They can inject malicious scripts very easily which may potentially allow them to access the database or, the entire server for what’s it worth.

Not only this but as a developer you should never try to cowboy code on a live website.

If you understand how dangerous this can be, here’s how to disable file editing feature. Go to your wp-config.php file. Here, you’ll find a comment i.e.

/* That's all, stop editing! Happy blogging. */

Just paste the following code right below this commented line:

define( 'DISALLOW_FILE_EDIT', true );

This code disables the option for theme and plugin editing like before. BTW you can also do that with messing around with code through iThemes Security plugin.

Prevent Directory Browsing

Directory browsing allows visitors to browse the contents of folders on your website. A WordPress installation contains many directories and subdirectories like wp-content and wp-includes. Directory browsing if enabled allows a hacker to visit any directory and view which files exist.

With this technique, anyone can examine your entire site’s structure. Hackers can even see what plugins you are using, what WordPress version is it, what theme are you using and a lot more. We do NOT want that.

Most web hosts disable directory browsing for obvious reasons. But plenty others do not.This can be a  massive security breach. To prevent directory browsing, follow these steps: Open .htaccess file (this file can be hidden, you might have to show the hidden files) in the WordPress root directory and add the following code at the end of this file:

# Disable Directory Browsing
Options All -Indexes

As a precaution, keep a backup copy of the .htaccess file as well. As I said before, this can also be accomplished by iThemes Security plugin.

Secure wp-config.php

The wp-config.php is the most critical file in a WordPress installation.  Here, you add all the database credentials and important stuff like that. Also, it contains many configuration parameters which may improve site’s security. Since this file should not be accessed by anyone with malicious intent, you can block access to the wp-config.php file via .htaccess .

Add the following lines to your .htaccess file:

# protect wpconfig.php
<files wp-config.php>
order allow, deny
deny from all

Some folks recommend moving the wp-config.php file outside the web root, but that’s pretty much debatable. Since wp-config.php file only defines a bunch of constants and never prints anything on the screen, moving it might not help at all. What you should do is restrict the access to it. You can read more details about what I am talking about here.

Block or Remove license.txt, etc.

WordPress offers many files. Most of them are integrated at the time of installation. Others are redundant. These are license.txt, readme.html, and wp-config-sample.php files, which sit aimlessly in the root directory. Anyone can access these files and learn important things about the installation. For this reason, it’s better to remove these files.

The readme.html file contains introductory text and installation instructions. It also reveals the WordPress version you are using, which may or may not be a critical bit of information for hackers. The license.txt contains the software’s GNU General Public License details. You can remove these files by going to cPanel > File Manager > Root Directory. Or restrict access to them by changing their permissions to be not readable.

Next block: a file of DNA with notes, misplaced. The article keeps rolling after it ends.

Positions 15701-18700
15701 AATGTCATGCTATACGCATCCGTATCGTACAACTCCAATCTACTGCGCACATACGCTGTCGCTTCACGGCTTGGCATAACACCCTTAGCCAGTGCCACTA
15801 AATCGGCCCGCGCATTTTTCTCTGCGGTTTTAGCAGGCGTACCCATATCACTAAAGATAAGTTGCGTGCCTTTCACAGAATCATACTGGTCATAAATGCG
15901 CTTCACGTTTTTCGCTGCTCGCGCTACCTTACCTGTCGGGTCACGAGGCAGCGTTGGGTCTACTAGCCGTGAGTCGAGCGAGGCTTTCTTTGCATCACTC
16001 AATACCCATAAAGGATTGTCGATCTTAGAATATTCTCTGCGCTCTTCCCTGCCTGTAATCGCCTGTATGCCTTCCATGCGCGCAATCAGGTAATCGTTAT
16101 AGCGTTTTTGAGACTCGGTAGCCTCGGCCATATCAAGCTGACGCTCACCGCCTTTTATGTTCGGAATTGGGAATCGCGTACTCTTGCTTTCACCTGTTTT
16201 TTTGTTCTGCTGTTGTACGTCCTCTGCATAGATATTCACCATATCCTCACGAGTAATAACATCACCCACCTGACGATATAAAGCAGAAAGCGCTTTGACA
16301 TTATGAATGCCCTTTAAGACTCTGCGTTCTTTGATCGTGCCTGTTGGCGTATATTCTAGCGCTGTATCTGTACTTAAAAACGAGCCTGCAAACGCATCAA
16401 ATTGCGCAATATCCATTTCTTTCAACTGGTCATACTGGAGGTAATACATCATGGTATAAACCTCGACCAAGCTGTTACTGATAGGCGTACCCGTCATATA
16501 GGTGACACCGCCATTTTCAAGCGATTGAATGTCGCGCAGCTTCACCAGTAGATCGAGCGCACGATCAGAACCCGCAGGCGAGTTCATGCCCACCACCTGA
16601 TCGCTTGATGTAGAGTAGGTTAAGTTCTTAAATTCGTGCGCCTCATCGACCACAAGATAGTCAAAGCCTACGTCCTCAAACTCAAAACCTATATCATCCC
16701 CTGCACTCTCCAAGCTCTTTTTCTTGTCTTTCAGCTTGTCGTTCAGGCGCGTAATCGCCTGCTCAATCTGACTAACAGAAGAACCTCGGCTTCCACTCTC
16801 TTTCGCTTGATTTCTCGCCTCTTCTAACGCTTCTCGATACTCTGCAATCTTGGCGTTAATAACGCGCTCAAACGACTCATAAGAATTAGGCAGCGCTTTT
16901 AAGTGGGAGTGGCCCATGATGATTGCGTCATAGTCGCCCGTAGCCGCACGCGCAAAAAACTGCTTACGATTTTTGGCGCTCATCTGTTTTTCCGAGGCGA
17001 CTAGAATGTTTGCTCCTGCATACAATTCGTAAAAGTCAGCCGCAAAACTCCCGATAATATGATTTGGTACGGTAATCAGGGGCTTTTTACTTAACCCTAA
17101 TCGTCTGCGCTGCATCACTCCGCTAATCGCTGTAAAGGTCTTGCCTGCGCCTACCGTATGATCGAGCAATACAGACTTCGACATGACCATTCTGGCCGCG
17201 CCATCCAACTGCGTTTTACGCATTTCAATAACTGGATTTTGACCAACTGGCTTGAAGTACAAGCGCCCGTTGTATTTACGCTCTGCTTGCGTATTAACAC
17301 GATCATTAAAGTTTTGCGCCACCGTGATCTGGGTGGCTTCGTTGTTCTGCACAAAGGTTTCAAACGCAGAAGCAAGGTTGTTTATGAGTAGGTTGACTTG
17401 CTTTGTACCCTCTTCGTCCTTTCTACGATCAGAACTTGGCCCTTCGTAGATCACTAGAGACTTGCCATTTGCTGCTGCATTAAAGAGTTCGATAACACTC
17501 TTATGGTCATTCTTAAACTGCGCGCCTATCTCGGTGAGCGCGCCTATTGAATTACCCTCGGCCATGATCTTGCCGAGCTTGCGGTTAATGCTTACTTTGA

Get a Reliable Web Host

Nobody has greater control over your site than the web host. They maintain the server on which your site is hosted. A web host is responsible for keeping its servers 24/7 on and updated to latest technologies.

Security, by default, also falls under their belt. It does not matter how many security tactics you put in place, if your server is compromised, all is lost. Now who would want that? No one, I assume.

A good web host must have the following qualities:

  • It is reliable
  • It maintains regular backups
  • It is airtight and serious about security
  • It uses latest technology and server software
  • It runs malware scanners regularly

Most of all, a good web host takes care of your data like it belongs to them. On our hosting page are a few web hosts who meet the criteria mentioned above. Choose any of these hosts and you should be safe.


No matter how many time those hosting solutions claim to be “100% secure!”, Security can never be 100%. It is an issue of constant care. However, taking precautions and being vigilant, makes you more and more close to being 100% secure.

Even with the implementation of these hosting-related security measures, you won’t be entirely safe. But it’s a good start.Which hosting services do you use? What are your views about hosting security in WordPress? Share your feedback with us!

Finally, you can catch all of my articles on my profile page, and you can follow me or reach out at Twitter @mrahmadawais; to discuss this article. As usual, don’t hesitate to leave any questions or comments below, and I’ll aim to respond to each of them.

Series Navigation<< Is Removing the Fact Fact That You Use WordPress Helpful?The Complete Beginner’s Guide to Fix Hacked WordPress Websites >>


I am a senior Full Stack WordPress Developer, WP Core Contributor, Front-end Fanatic and an accidental writer. I love to write, talk, build, and share everything about WordPress. You can reach out to me at Twitter @MrAhmadAwais.